Some audiophiles still prefer listening to music on vinyl and rumors of a comeback for vinyl abound. See, The New York Times, Weaned on CDs, They’re Reaching for Vinyl.
45 RPM Singles
45 RPM single records cost about as much as a single song does now on iTunes or Google Play, but 45’s gave you the freedom to purchase a single song if you didn’t want to invest in an entire album. You had to supply the adapter so the record could be played on your turntable.
As a bonus, you got a second song on the B side of the record, which was a great way to discover new music from your favorite band. Many B side songs became bigger hits than the A side songs they were paired with. Queen’s We Will Rock You and We Are the Champions were paired on a 45 record.
See, Yahoo Music, 25 B-Sides That Became Hits.
The idea of portable and recordable music became a reality for consumers with the advent of music available on tape. The debate between cassette vs. 8-Track tapes resulted in a short-lived victory for cassette tapes. The CD took over the top spot for the preferred music format for many just a few years later.
Video Cassette Tapes
Time-shifting TV shows began with video cassette recorders (VCR’s). No longer did you have to panic at the thought of missing your favorite TV show because you couldn’t be sitting in front of the set at the scheduled broadcast time.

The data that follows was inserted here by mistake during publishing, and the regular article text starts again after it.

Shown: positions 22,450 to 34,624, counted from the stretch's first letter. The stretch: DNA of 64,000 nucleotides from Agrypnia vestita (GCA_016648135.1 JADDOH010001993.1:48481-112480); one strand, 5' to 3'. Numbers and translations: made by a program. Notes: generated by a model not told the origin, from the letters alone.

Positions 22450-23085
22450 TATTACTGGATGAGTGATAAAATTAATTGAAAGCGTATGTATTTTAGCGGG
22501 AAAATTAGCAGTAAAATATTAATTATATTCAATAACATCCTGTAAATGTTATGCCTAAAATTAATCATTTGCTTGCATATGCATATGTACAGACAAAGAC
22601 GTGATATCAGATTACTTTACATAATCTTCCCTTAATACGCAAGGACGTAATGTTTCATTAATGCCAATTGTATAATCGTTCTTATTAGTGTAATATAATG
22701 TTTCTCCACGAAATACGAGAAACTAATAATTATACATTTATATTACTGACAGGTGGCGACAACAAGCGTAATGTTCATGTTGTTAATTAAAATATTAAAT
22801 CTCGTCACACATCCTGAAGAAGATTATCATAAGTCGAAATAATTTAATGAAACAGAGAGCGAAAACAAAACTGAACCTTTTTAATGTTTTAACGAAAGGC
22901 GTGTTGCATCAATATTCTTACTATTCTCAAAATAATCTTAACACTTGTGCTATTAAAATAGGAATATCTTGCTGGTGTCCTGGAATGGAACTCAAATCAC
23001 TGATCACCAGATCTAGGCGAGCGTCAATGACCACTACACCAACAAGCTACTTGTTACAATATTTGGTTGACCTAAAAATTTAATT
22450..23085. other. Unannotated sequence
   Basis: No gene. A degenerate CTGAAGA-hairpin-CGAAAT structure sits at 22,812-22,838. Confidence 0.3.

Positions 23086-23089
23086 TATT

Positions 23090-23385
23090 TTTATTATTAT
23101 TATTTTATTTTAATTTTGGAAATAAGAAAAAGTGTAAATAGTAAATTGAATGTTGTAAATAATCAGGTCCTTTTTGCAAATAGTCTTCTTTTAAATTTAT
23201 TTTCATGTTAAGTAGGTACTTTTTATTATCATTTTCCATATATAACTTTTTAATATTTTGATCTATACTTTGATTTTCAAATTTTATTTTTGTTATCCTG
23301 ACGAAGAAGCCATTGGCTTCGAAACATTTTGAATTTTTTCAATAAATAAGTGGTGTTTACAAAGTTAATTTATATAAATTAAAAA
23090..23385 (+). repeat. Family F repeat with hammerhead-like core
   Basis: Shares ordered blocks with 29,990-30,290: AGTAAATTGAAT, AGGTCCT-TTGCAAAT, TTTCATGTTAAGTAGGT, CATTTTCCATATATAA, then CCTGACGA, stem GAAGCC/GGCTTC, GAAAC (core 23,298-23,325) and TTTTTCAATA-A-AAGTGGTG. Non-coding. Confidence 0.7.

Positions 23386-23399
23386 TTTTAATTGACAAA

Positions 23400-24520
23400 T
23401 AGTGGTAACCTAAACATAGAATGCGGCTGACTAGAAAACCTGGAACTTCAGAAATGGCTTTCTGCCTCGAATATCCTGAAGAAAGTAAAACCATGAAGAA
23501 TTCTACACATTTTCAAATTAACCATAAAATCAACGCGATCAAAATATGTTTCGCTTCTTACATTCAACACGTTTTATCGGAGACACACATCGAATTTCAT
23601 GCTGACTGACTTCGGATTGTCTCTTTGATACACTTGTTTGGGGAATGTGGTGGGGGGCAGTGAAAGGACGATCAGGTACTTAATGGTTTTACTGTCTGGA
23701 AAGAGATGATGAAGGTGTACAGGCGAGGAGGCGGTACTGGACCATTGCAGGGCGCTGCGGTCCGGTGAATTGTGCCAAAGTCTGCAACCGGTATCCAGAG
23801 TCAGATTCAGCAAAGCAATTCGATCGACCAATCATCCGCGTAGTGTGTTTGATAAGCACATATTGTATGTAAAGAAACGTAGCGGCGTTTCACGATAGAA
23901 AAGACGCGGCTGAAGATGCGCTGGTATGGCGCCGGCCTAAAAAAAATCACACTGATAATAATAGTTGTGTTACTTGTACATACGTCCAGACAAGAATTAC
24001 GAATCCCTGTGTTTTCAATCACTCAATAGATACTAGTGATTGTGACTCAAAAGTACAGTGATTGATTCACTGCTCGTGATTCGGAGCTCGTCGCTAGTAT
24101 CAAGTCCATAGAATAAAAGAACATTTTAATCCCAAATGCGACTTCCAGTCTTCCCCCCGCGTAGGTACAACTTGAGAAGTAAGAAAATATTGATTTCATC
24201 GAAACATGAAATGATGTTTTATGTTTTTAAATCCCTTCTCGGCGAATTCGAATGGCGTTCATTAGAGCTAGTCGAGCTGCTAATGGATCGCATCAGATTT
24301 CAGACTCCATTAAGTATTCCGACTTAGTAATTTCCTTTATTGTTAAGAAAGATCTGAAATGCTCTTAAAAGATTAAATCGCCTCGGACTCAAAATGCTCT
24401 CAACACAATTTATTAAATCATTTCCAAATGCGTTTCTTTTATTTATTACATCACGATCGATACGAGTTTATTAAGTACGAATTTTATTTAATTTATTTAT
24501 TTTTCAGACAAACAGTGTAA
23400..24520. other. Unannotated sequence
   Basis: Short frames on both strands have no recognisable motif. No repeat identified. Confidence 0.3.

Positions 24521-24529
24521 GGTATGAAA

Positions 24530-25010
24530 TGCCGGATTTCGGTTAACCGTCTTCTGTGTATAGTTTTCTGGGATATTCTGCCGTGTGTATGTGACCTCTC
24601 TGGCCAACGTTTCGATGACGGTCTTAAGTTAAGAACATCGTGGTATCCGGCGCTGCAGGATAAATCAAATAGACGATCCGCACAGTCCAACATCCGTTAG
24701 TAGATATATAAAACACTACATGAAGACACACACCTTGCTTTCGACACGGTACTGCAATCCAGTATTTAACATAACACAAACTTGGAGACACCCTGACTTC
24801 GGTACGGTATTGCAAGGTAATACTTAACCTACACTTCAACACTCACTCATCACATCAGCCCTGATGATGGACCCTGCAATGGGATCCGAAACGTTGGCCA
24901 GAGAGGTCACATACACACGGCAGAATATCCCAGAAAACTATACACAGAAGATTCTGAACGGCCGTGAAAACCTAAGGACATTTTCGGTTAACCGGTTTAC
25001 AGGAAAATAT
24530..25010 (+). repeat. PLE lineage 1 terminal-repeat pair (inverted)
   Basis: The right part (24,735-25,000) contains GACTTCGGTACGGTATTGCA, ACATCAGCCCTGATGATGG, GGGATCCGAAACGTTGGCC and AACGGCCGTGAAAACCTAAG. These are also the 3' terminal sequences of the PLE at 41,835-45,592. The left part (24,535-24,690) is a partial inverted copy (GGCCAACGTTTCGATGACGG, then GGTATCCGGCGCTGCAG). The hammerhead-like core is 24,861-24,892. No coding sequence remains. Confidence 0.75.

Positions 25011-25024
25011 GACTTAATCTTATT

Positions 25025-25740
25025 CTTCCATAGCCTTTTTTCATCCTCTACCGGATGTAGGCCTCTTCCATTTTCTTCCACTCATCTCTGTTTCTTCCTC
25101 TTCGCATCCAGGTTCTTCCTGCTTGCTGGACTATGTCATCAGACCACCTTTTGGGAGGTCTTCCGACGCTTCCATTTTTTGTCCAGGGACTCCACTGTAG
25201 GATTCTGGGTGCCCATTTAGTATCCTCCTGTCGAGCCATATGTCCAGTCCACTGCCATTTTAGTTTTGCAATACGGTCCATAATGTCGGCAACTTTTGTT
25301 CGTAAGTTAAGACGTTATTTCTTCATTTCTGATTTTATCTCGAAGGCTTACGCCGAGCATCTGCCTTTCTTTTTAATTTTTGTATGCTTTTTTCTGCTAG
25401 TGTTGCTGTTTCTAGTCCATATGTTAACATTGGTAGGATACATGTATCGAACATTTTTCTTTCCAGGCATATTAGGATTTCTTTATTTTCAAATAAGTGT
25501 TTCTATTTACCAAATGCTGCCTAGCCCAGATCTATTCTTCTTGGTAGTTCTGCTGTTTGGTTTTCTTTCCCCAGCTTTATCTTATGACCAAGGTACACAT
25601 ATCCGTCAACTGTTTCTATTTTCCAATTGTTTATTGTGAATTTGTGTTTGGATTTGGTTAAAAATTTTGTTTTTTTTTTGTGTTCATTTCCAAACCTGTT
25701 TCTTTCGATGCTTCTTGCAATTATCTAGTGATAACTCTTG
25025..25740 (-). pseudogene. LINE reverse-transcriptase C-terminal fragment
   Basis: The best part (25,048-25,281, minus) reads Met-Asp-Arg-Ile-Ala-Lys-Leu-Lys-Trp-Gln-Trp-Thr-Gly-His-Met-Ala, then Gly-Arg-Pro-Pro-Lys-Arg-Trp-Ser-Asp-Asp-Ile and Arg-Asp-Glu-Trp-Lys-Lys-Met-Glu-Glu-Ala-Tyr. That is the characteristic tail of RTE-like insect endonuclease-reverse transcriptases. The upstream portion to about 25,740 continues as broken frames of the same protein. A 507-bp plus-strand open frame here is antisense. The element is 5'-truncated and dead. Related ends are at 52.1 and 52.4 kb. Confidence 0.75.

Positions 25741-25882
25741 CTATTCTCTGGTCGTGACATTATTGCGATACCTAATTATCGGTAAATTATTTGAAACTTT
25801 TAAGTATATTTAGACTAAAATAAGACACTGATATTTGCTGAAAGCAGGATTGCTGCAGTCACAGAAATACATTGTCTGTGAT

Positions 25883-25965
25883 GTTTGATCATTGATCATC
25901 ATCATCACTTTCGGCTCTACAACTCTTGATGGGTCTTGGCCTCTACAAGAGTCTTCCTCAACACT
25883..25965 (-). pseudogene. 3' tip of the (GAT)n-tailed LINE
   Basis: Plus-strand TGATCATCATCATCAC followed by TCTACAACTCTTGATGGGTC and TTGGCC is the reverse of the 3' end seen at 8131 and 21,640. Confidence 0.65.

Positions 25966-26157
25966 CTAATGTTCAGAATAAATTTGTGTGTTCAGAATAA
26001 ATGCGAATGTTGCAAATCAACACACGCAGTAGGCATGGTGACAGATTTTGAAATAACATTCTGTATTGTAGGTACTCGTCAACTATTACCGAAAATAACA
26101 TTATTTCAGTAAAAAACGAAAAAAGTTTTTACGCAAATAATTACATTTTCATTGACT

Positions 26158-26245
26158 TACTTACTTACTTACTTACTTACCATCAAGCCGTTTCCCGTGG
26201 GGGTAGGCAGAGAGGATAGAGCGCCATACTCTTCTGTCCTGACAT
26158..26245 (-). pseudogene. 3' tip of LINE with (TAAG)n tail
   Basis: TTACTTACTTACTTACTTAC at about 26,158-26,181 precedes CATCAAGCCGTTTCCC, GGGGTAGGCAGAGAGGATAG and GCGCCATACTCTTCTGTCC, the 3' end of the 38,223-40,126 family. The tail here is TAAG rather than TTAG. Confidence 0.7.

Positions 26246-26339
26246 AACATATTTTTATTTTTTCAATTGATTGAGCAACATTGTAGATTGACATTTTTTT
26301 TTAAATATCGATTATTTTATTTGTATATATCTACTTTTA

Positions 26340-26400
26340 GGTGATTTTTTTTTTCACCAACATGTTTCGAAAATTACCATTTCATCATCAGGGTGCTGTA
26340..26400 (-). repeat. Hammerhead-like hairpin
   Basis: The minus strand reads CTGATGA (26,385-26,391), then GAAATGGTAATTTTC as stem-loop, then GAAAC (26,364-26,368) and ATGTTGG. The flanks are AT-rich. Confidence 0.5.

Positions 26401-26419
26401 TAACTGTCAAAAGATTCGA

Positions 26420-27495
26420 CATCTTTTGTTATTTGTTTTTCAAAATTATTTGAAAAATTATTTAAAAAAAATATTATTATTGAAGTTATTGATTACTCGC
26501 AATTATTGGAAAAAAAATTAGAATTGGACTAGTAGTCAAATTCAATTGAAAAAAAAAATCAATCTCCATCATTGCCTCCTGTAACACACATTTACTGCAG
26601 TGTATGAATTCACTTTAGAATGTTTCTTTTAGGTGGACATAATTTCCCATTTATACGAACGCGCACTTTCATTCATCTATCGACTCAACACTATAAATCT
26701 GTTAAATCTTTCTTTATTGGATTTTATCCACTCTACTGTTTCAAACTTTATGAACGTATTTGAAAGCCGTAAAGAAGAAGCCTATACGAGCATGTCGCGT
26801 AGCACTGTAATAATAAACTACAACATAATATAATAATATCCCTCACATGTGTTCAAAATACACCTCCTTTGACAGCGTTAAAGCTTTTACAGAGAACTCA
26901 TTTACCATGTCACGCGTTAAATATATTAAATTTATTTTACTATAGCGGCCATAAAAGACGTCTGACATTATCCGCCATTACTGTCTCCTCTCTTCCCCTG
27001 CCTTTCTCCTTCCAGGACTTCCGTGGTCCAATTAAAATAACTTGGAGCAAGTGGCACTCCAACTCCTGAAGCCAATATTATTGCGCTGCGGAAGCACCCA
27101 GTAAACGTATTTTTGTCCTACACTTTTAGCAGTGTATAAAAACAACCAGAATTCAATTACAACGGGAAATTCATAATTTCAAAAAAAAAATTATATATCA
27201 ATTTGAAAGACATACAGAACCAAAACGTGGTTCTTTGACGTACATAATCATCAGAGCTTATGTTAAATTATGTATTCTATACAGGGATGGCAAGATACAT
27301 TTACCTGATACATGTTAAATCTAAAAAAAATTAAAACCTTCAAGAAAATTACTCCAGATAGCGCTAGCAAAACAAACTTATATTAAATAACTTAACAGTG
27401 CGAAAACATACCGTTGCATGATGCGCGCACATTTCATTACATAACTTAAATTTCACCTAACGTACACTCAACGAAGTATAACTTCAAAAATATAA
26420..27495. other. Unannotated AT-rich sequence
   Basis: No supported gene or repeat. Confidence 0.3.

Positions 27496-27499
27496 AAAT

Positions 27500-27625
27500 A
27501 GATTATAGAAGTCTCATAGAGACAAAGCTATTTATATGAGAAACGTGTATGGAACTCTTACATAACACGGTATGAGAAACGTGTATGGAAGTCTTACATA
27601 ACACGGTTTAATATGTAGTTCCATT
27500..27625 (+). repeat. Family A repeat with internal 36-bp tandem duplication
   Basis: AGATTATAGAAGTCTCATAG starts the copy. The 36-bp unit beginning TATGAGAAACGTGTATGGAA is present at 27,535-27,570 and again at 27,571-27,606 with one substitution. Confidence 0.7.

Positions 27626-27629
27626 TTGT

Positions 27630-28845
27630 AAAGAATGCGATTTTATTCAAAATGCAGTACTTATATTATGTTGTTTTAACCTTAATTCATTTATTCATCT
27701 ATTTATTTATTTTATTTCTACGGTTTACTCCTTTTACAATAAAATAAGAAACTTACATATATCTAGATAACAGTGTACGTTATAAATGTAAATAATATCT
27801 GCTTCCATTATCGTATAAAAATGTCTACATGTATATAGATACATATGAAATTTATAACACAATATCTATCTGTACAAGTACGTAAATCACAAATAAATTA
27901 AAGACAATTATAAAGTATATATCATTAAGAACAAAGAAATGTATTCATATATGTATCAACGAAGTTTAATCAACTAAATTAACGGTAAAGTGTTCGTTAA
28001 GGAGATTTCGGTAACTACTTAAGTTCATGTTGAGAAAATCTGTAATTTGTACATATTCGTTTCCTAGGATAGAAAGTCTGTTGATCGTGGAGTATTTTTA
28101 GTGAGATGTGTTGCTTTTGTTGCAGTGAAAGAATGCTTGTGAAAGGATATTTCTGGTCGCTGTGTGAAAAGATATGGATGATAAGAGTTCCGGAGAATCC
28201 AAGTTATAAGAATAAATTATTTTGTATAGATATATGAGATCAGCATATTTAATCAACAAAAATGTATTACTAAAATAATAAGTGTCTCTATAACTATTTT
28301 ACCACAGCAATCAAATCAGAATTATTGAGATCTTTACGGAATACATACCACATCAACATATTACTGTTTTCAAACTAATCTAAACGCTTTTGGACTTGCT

That panic was quickly replaced by the realization that your favorite TV show/wedding video was erased by your roommate/mom/little brother who unintentionally recorded over your show.
Like cassette and 8-track music tapes, VCR tapes were convenient and portable. You could pop your tape out of your VCR and bring it to a friend’s house so you could watch your show together.
VCR tapes were replaced by digital video recorders that could store TV shows in digital files, eliminating the fear of a show being recorded over as well as the need to rewind the tapes.
Monotone Computer Screens
When personal computers first became available, people were so excited about having a computer in their homes that they didn’t notice the screens were the equivalent of having a black & white TV in their house.
Fortunately, living color soon came to PC’s and people soon replaced their old monitors with color ones.
Before Windows, you had to enter commands to a computer to tell it what to do. While that may sound onerous and confusing (and you’re right, it certainly could be), there was something very satisfying about having a computer do exactly what you commanded it to do.
With early PC’s data was stored on a floppy disk you would take with you. Best for text documents, floppy disks didn’t store much data and were soon replace by hard disks, thumb drives and now the Cloud.
In the good old days, a point-and-shoot camera meant taking pictures was a financial gamble. You had to invest in the cost of film, flashbulbs and developing the pictures. After you dropped off your film at a camera store, you would wait a week or so for your pictures to be developed.
The anticipation of seeing your photos grew throughout the week until you opened that envelope to see the fruits of your labor. Only then did you realize that your skills as a photographer might not be as professional as you had imagined.
My Picks for Tech I Miss
As much as I enjoy getting new tech, there are some devices I still miss using. Trading up to new tech generally gets you new and useful features but the tech I miss had features I wish were still in newer devices.
What it is: